To the extent that money from mining does reach the community (a couple of million directly to the Band, donation of housing, and contractor’s profits and employee wages from about forty million in contracts and wages), how should it be distributed? Should mines be required to give preferential treatment to on-reserve supplier and contractors? Should quotas be established for mines hiring employees, and should job performance requirements be relaxed for Indians? Should individuals be entirely free to spend their income or accumulate assets as they chose (thus there being very nice homes and expensive vehicles in Attawapiskat standing side by side against families crowded into broken, moldy shacks), or should the Indian Act be re-drafted to permit local taxation, be it property tax, income tax, or a combination, so that the well off in a community are required to contribute to the well-being of the community. (Note that income earned off reserve by status Indians is federally and provincially taxable, income earned on reserve by a status Indians is not federally or provincially taxable, the federal portion of HST is not payable on-reserve for status Indians, and in Ontario the provincial portion of HST is waived for all status Indians, but despite all of this, the reserves have no power to tax at all – they have no power the way non-reserve communities do to tax property to support municipalities and to support school boards.)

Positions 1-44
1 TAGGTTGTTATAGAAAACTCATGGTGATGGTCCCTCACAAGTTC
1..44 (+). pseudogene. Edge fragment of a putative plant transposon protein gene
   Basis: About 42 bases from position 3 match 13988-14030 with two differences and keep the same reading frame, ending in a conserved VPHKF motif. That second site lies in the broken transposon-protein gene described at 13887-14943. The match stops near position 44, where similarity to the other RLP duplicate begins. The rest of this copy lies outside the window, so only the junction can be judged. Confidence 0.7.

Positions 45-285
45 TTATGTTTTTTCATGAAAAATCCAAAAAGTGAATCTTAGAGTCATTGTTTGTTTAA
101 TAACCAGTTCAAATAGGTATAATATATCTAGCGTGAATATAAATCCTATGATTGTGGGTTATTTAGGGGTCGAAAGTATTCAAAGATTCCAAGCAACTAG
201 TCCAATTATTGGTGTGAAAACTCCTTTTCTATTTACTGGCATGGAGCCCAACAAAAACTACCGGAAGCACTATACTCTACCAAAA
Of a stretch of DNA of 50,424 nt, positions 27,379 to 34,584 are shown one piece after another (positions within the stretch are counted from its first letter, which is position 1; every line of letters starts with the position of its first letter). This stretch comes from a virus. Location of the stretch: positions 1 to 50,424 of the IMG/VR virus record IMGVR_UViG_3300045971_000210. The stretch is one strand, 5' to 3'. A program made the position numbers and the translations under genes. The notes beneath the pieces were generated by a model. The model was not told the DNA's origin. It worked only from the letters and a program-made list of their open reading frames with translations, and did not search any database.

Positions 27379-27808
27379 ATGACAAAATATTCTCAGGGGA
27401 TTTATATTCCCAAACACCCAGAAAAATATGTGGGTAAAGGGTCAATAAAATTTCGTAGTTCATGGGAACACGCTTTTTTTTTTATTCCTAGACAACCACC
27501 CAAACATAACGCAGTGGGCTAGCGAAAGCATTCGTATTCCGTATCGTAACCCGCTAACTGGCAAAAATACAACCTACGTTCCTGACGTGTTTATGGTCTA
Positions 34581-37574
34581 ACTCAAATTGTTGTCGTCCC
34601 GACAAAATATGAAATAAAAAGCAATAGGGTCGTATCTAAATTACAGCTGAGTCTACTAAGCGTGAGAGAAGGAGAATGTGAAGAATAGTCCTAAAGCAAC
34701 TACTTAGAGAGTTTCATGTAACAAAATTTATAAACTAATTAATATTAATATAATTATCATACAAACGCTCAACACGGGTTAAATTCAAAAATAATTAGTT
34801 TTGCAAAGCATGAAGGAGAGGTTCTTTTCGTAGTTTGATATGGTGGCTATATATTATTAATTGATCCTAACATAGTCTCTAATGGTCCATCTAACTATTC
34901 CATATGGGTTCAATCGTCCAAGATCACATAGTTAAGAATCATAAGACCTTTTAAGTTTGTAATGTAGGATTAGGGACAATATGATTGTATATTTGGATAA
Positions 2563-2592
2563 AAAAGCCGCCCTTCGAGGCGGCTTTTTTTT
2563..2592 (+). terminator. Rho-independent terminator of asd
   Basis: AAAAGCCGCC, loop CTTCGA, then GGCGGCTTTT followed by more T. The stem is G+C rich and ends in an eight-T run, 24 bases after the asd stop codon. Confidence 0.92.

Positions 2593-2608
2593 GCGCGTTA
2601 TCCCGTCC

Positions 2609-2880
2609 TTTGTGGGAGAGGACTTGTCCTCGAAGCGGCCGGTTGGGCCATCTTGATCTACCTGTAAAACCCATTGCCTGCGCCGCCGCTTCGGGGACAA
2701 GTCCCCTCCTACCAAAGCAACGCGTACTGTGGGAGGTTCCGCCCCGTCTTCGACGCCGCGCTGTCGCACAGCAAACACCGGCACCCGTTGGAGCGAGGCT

To what degree is economic development impinged by the Indian Act formally blocking execution against secured and unsecured debt? Some banks (e.g. RBC) are getting interested in investing on reserves, but they have no way of collecting upon default, unless the debt is guaranteed by the Federal government. Liens and mortgages are essentially meaningless. This throws a bucket of water on sparks of business development, and has led to a “cash on the dash” practice when making transactions with status Indians who live on reserve.
Even if the federal Government pays off a mortgage that it has guaranteed, the reserve is then held responsible, for although individual Indians can own their own homes, the land the homes are built upon remain owned by the reserve, so the reserve ends up having to pay back the federal Government when the individual band members default on their mortgage payments. Since often bands do not have the funds to pay for such defaults, the government often appoints a third party administrator, which then charges about $150,000 per year to make cuts in the Band’s budget until the guaranteed debt is paid off, which in turn reduces the band’s ability to contribute to its own welfare both while the guaranteed debt is being paid, and in future generations which are saddled with the general debt accumulated while the guaranteed debt was being paid down.
To what degree does the very small community size lend itself to family control of the band, and thereby family control of the community’s resources? Nepotism is rife on reserves – some more than others. The best way to get a job is to get elected to council or to have relatives on council. The best way to get housing is to get elected to council or to have relatives on the council. When one family is elected, their extended family gets the new jobs and the vacated housing until another family is elected.